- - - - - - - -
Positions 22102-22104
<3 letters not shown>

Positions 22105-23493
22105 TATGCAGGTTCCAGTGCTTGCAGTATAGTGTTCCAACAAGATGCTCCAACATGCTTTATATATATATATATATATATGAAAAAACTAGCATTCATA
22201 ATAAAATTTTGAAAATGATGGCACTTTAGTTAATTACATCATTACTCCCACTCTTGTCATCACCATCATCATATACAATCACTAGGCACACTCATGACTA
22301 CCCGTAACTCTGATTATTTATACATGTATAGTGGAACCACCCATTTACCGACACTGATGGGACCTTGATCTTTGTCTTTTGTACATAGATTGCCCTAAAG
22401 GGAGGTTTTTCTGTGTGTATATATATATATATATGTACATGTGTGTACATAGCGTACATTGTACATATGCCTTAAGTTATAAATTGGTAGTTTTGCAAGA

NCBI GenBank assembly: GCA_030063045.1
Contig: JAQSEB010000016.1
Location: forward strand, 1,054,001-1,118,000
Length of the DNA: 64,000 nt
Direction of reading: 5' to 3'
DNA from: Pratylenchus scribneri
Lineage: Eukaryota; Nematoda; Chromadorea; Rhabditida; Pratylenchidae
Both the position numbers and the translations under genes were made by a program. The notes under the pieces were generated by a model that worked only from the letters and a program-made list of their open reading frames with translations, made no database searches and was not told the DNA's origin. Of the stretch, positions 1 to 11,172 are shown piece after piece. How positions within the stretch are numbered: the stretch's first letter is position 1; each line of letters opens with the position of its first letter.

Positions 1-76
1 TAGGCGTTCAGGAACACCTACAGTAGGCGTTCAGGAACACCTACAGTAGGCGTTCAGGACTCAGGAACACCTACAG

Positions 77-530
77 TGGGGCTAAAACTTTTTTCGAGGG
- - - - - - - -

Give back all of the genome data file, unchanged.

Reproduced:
Positions 22102-22104
<3 letters not shown>

Positions 22105-23493
22105 TATGCAGGTTCCAGTGCTTGCAGTATAGTGTTCCAACAAGATGCTCCAACATGCTTTATATATATATATATATATATGAAAAAACTAGCATTCATA
22201 ATAAAATTTTGAAAATGATGGCACTTTAGTTAATTACATCATTACTCCCACTCTTGTCATCACCATCATCATATACAATCACTAGGCACACTCATGACTA
22301 CCCGTAACTCTGATTATTTATACATGTATAGTGGAACCACCCATTTACCGACACTGATGGGACCTTGATCTTTGTCTTTTGTACATAGATTGCCCTAAAG
22401 GGAGGTTTTTCTGTGTGTATATATATATATATATGTACATGTGTGTACATAGCGTACATTGTACATATGCCTTAAGTTATAAATTGGTAGTTTTGCAAGA

NCBI GenBank assembly: GCA_030063045.1
Contig: JAQSEB010000016.1
Location: forward strand, 1,054,001-1,118,000
Length of the DNA: 64,000 nt
Direction of reading: 5' to 3'
DNA from: Pratylenchus scribneri
Lineage: Eukaryota; Nematoda; Chromadorea; Rhabditida; Pratylenchidae
Both the position numbers and the translations under genes were made by a program. The notes under the pieces were generated by a model that worked only from the letters and a program-made list of their open reading frames with translations, made no database searches and was not told the DNA's origin. Of the stretch, positions 1 to 11,172 are shown piece after piece. How positions within the stretch are numbered: the stretch's first letter is position 1; each line of letters opens with the position of its first letter.

Positions 1-76
1 TAGGCGTTCAGGAACACCTACAGTAGGCGTTCAGGAACACCTACAGTAGGCGTTCAGGACTCAGGAACACCTACAG

Positions 77-530
77 TGGGGCTAAAACTTTTTTCGAGGG